An Hour With Walter Koenig

Among all fandom and its variations, perhaps none are more ardent than Trekkies. While trends come and go, Trek fans continue to fill convention sites, and never seem to tire of hearing about the show. Witness the capacity crowd for “An Hour with Walter Koenig” on Friday.

Better, and perhaps eternally, known as Chekov from the original series, Koenig continues to be sensitive, witty and patient, relating anecdotes and answering questions about his favorite moments, characters, and movies.

On the other hand, it’s apparent Koenig is, and always has been, in it because he is an actor first. He’s been on stage, film and television, and is an author and playwright. When asked which he preferred, he immediately said writing, if he could do it as well as he thought it ought to be done. “I have more respect for writers than anyone,” he said.

Much of the discussion turned, in one way or another, on writing. The parts he prefers to play, he said, depend on the story. While he was happy to be a part of “Star Trek,” he said he felt he was “riding its coattails,” while playing a very basic supporting character. As Bester on “Babylon 5,” on the other hand, even though the show was not as successful, the character had much more complexity and impact on the story line, and as such, was a role he found more fulfilling.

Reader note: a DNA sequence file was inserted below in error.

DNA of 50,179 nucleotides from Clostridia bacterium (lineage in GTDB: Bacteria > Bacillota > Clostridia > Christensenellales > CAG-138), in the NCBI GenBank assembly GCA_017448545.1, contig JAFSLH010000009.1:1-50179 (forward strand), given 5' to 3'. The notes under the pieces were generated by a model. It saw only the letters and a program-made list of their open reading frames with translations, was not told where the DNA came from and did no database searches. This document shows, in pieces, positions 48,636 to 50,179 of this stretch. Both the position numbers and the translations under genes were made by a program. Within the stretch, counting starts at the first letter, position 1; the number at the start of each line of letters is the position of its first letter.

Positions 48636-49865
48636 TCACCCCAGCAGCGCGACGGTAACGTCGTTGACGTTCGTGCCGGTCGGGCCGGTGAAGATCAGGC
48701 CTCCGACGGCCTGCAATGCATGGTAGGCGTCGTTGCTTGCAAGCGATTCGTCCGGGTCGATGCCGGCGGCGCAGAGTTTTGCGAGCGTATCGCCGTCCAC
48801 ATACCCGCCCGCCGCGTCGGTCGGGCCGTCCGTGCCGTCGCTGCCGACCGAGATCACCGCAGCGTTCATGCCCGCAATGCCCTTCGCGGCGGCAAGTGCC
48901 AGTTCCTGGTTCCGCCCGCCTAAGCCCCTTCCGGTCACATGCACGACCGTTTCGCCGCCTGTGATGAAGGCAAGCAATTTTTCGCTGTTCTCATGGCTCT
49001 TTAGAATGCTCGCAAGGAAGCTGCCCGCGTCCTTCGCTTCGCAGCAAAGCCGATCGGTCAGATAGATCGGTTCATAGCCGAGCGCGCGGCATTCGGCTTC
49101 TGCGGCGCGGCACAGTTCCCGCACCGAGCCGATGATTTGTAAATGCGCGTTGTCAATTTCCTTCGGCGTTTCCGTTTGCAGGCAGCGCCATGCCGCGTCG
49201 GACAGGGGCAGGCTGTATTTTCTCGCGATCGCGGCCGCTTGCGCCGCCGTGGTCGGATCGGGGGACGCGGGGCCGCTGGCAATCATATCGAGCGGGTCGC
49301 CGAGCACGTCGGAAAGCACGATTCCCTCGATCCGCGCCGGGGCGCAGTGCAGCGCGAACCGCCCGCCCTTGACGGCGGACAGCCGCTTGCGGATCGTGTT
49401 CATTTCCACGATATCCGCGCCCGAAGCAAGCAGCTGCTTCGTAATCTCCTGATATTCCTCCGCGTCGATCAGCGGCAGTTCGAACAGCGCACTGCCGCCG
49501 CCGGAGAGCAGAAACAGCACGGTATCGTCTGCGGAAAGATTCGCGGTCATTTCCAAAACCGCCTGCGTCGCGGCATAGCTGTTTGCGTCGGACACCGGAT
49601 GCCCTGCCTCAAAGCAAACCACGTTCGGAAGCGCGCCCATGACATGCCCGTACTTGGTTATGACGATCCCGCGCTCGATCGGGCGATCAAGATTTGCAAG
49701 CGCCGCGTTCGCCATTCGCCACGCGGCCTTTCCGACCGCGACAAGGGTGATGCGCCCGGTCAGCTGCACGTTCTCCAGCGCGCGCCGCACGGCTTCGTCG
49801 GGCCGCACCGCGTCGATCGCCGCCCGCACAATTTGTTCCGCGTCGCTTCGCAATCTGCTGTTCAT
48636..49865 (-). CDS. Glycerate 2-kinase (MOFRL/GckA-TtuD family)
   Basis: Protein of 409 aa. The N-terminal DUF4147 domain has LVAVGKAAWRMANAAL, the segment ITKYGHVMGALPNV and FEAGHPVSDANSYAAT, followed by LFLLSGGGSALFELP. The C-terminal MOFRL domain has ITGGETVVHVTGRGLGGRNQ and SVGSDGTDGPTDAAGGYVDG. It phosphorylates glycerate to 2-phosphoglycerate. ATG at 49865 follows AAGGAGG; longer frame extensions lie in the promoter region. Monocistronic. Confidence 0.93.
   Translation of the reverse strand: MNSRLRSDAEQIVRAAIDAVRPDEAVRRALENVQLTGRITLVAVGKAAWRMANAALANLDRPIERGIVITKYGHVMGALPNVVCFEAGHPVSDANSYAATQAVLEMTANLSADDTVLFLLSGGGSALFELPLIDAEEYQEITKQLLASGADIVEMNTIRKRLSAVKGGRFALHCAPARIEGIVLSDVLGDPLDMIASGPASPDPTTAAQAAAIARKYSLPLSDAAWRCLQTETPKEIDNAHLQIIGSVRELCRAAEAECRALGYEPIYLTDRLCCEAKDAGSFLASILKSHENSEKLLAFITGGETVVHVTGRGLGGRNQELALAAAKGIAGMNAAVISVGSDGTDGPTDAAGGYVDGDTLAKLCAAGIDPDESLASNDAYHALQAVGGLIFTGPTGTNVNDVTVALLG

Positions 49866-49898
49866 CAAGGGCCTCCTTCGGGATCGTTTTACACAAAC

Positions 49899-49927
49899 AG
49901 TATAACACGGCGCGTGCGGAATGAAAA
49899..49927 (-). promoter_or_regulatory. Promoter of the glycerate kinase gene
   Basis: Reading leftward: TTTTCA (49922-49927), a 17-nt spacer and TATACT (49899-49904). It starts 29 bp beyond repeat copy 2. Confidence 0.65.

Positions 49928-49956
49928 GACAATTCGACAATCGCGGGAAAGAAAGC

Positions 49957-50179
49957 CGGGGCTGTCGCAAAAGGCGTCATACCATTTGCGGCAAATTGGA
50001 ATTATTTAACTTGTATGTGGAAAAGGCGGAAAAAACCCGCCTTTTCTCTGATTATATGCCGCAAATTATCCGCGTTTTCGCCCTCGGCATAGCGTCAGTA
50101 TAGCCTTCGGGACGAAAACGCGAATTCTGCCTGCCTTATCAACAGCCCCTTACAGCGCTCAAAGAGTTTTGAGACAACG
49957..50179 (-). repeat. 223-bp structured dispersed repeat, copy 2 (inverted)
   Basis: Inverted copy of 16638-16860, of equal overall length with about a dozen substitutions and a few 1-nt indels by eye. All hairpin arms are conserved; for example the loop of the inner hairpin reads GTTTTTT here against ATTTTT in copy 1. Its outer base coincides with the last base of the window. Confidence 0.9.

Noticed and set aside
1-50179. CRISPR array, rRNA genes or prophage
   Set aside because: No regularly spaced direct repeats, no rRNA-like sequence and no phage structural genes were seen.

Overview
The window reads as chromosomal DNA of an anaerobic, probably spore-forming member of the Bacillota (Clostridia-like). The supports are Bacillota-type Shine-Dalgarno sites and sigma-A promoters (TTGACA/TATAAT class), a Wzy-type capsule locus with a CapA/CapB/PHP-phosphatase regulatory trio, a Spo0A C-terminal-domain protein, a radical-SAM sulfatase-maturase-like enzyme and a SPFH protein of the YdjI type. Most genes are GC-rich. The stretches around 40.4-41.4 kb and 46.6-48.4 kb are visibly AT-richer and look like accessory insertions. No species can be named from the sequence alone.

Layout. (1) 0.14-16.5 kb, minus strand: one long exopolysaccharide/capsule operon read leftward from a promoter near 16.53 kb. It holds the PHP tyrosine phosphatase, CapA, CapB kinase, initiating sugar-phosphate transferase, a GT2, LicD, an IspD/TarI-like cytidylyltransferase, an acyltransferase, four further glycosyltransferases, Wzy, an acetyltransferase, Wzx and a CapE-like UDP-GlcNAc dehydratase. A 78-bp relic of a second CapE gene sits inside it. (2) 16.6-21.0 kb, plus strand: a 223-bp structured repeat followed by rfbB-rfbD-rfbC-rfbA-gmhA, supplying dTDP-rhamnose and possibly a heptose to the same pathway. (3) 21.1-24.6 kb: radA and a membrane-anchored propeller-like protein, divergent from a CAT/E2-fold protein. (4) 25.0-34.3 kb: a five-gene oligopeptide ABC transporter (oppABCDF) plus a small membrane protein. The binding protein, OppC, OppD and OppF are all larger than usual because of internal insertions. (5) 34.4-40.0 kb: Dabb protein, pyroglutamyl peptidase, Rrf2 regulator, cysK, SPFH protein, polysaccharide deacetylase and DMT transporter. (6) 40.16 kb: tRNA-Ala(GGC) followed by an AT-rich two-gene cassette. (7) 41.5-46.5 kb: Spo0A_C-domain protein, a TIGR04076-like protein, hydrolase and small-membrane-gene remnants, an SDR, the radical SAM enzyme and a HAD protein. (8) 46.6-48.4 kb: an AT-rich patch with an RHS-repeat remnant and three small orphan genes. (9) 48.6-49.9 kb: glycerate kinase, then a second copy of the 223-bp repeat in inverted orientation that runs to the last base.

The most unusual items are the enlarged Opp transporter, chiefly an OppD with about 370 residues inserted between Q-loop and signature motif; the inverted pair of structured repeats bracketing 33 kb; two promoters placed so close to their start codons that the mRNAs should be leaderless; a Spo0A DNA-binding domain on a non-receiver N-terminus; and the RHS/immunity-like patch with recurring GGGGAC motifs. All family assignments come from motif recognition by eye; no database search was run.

Likewise, his favorite Star Trek movie was the fourth one, he said, because of the writing. “It wasn’t laundry-list dialogue… This was dialogue that was inherent to the character – that only Chekov would say.”

The issues of the movie were also important for him, he said, and the statement that the movie made about how “we are destroying our world,” without directly preaching it to the audience.

Although conventions have all the perils and aggravations one would expect, he said, they afford him the support of the fans and ongoing opportunities to perform and have the response of an audience.

For those who cannot get enough of the original Star Trek and the stories around it, there is Koenig’s book “Warped Factors,” which should provide as many insights and amusements as anyone could wish.

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